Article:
Jaguar XK 150, the last and most comfortable version of the XK series
– 3.5 L six-cylinder in-line engine with 154 kW (209 hp) and manual gearbox
– Delivered to U.S. in 1958
– Registered in U.K. in 1969, interior overhauled in U.K. in 1970
– Probably driven and sold by the same person in Germany in 1972
– 1975 1st registered owner in Germany
– According to the information, the XK was restored in 1985
– The last known owner performed a supplementary restoration in 2014
– Registered in 2015 with the current owner
– Classic Data appraisal 2015 (grade2-)
– Invoices for engine, carburetor and cooler revision are available, proofing an investment of about 16,000 euros
– Test run and break-in procedure after the engine overhaul with odometer reading 77,859 mls in 2017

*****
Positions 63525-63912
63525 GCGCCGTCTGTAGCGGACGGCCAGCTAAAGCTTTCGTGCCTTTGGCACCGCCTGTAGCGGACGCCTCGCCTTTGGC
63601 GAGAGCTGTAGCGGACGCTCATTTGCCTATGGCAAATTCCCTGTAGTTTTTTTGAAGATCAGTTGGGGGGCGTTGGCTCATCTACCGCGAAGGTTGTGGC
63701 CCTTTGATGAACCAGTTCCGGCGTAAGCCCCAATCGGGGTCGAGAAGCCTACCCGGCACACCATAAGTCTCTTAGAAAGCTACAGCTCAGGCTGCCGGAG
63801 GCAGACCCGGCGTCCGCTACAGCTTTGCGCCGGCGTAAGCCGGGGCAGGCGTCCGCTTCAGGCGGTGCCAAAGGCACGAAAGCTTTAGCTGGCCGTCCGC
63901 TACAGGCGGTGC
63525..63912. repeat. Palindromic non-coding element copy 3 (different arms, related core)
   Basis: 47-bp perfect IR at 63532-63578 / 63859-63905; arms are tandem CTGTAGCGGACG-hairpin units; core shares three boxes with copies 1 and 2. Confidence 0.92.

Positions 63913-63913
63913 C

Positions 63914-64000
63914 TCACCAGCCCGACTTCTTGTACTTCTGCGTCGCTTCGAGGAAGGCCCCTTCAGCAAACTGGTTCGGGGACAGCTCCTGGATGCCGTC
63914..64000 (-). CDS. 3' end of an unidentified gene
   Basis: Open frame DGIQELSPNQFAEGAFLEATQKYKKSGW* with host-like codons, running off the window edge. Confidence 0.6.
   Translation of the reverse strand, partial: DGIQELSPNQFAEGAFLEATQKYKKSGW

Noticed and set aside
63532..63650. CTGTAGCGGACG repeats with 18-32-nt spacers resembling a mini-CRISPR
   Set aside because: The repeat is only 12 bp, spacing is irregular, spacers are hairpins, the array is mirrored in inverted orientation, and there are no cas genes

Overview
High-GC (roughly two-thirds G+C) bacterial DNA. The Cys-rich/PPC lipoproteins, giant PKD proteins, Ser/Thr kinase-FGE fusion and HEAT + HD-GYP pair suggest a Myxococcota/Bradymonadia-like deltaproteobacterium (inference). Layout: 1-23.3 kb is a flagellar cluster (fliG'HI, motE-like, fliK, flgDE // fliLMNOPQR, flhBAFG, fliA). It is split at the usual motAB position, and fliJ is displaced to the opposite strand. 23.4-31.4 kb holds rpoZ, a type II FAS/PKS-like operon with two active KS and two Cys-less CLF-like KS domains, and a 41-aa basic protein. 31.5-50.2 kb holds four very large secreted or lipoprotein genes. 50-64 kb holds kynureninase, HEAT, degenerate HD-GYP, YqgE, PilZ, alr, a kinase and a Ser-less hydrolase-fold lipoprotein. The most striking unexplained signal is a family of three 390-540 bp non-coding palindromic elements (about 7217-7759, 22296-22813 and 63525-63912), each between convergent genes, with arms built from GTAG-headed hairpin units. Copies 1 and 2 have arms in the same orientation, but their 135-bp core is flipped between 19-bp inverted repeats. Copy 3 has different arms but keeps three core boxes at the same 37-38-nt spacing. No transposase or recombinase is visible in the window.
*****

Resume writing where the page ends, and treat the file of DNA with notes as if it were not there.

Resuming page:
– German registration + admission as historic vehicle
This beautiful Jaguar XK 150 Fixed Head Coupe is in good condition and shows perfect driving characteristics
Jaguar’s first post-WWII sports car was unveiled at the Earl’s Court Motor Show in London in 1948. It was equipped with a brand new and very modern engine, with double overhead camshafts. Sir William Lyons’ design was extremely well received and orders for the XK 120 were plentiful. Due to the fact that the sports car was also relatively inexpensive, it became a huge success; not only in the domestic market, but especially in the USA. A closed coupé (“fixed head coupé”, from 1951) and a convertible (“drop head coupé”, from 1953) rounded off the range.
In 1954 Jaguar modified the sports car and re-launched it as the XK 140. Compared to its predecessor, the new one featured a more spacious interior, improvements to the chassis and brakes, and rack and pinion steering. The 3.4 liter 6-cylinder engine was adopted from the XK 120, it now produced 142 kW (190 hp), or 157 kW (213 hp) with the optional C-type cylinder head. An automatic transmission was available as an option. Nothing changed in the selection of available variants – roadster, coupe and convertible. The XK 140 was only produced for three years and was then succeeded by the XK 150.